Category Archives: Evolution

Who names diseases?

REMEMBER the Naples Soldier, the vicious flu pandemic that swept the globe almost 100 years ago, infecting one in three people and killing up to 50 million? You probably don’t, but you might remember the Spanish flu, the name by which that pandemic is better known. ‘Naples Soldier’ was what the Spanish called it, after a catchy tune that was being played in local music halls at the time. They knew the origins of the disaster lay beyond their borders and, understandably, refused to take the blame…

 

This essay first appeared in Aeon on 23 May 2017. To continue reading, click here.

“I’ve always thought I’d be good at naming diseases,” muses Dan Piepenbring in The Paris Review (24 May 2017). “The problem with most disease names is that they have all these scary words in them: flu, disorder, virus. That’s bad for business. If I were in charge, I’d name them after deodorants (Aqua Reef, Cool Burst, Sport) or Yankee Candles (Bahama Breeze, Vanilla Cupcake, Clean Cotton). But get this: It’s not just one person naming all the world’s diseases. It’s a whole committee of international bureaucracies, which explains why so many of our world’s most dangerous illnesses have such lousy titles.” Read Dan here:

I Can Name Your Disease, and Other News

History lessons

ns_logo“MY NAME is Ozymandias, king of kings: look on my works, ye mighty, and despair!” So run the famous lines of Percy Shelley’s poem about Ramses the Great, a pharaoh who ruled Egypt’s New Kingdom in the 13th century BC, when it was the world’s most sophisticated society. But the poem’s theme is the transience of glory. It describes the ruins of a giant statue to Ramses that lie scattered in the desert: “Round the decay of that colossal wreck, boundless and bare, the lone and level sands stretch far away…”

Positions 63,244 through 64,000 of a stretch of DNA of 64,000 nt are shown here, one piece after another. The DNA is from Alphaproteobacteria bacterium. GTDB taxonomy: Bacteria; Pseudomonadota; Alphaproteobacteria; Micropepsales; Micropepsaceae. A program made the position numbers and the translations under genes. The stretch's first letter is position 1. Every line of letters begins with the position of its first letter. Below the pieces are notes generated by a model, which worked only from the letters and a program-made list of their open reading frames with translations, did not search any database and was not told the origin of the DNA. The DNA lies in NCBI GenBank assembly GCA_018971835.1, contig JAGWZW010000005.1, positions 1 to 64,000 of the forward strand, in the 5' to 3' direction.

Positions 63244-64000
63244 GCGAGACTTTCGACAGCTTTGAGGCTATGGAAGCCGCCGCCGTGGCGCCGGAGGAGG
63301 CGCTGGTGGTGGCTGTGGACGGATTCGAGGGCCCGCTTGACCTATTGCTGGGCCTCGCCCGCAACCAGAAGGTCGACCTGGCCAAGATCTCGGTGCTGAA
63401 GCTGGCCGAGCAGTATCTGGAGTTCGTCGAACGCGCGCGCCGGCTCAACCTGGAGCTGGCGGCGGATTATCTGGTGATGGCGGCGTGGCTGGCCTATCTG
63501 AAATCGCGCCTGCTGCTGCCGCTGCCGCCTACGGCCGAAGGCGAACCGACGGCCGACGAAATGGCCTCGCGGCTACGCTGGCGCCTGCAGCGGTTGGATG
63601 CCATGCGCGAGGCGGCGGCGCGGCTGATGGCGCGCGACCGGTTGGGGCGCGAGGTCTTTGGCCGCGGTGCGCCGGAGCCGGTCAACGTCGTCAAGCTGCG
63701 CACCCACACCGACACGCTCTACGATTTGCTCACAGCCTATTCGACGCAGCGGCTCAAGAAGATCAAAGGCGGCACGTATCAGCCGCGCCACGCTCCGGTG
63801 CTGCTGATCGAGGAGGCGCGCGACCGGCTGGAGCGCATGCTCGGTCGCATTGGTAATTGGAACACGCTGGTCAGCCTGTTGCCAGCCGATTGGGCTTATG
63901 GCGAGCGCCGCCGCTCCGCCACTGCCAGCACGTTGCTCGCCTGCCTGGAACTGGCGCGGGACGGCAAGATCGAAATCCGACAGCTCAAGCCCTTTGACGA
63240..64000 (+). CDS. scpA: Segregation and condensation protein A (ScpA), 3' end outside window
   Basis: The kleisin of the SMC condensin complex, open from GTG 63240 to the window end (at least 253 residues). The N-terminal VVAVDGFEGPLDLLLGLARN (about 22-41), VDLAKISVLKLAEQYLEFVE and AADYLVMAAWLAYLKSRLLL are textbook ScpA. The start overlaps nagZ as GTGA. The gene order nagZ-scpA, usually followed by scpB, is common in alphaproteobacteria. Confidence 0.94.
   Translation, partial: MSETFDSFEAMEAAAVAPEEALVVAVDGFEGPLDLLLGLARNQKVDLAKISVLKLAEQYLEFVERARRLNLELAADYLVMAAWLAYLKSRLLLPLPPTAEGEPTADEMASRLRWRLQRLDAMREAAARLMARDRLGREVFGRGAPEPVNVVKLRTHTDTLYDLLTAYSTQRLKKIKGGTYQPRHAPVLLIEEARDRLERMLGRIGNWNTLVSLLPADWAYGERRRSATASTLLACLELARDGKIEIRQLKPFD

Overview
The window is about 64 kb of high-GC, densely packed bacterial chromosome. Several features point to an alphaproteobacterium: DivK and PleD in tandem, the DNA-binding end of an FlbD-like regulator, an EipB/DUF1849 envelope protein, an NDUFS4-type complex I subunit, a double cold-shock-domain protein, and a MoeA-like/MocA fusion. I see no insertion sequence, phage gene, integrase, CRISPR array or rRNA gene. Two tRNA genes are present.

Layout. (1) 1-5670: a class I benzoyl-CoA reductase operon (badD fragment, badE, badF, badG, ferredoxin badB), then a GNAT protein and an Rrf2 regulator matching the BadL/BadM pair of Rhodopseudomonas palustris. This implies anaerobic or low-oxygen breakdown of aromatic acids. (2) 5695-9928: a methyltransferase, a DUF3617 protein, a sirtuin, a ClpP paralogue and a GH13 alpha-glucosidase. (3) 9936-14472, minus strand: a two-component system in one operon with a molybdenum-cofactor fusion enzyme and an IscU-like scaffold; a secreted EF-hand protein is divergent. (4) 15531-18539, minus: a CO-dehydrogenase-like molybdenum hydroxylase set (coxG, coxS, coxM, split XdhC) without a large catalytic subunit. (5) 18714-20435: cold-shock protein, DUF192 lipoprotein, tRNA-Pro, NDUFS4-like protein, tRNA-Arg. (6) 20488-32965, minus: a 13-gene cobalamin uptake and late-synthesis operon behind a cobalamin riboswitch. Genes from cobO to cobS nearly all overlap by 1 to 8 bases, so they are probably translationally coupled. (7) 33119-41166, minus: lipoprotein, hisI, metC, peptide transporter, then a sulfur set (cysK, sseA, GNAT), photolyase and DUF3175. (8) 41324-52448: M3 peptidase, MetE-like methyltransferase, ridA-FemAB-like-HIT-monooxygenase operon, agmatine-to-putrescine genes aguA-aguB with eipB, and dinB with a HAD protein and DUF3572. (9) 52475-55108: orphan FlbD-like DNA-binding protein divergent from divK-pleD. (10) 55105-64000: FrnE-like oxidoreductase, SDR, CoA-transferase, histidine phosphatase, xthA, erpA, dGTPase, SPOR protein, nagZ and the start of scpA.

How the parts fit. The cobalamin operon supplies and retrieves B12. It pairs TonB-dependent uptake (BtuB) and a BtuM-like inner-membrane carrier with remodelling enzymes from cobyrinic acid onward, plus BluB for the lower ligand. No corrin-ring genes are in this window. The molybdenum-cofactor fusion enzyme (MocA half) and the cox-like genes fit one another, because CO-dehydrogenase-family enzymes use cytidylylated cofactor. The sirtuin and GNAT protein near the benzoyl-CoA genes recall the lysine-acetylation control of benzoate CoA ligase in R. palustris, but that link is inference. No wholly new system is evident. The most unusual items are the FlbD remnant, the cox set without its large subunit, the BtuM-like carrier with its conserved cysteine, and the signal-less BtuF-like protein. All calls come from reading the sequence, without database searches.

This article first appeared in New Scientist on 15 October 2016. To continue reading, click here.

Seshat, ancient Egyptian goddess of wisdom
Seshat, ancient Egyptian goddess of wisdom

 

 

A Faustian bargain

economist-logoHUNTINGTON’S disease is awful. It slowly robs its victims of mobility, wits and emotions. And there is no cure. The idea that it might be the obverse of something good sounds, to say the least, counter-intuitive. Yet that is the contention of a small band of neuroscientists who have been studying it. They suggest the underlying cause of Huntington’s, a strange form of genetic mutation called a triplet-repeat expansion, might also be one of the driving forces behind the expansion of the human brain. Huntington’s, these people suspect, may be a price humanity pays for being clever…

This article first appeared in The Economist on 7 March 2015. To continue reading, click here.

Funny feet

ns_logoMY RUNNING shoes have a thick sole and cushioned heel. I bought them five years ago, before the “barefoot” craze for minimalist shoes that would allow people to better emulate how our ancestors ran. Soon after that, reports began appearing of injuries sustained by runners who had adopted these shoes, and lawsuits were filed against some manufacturers. Now the maximally cushioned or “fat” shoe is back in vogue, and suddenly my old shoes look high-tech again…

This article first appeared in New Scientist on 24 January 2015. To continue reading, click here.

Ella Albrecht/Gallerystock
Ella Albrecht/Gallerystock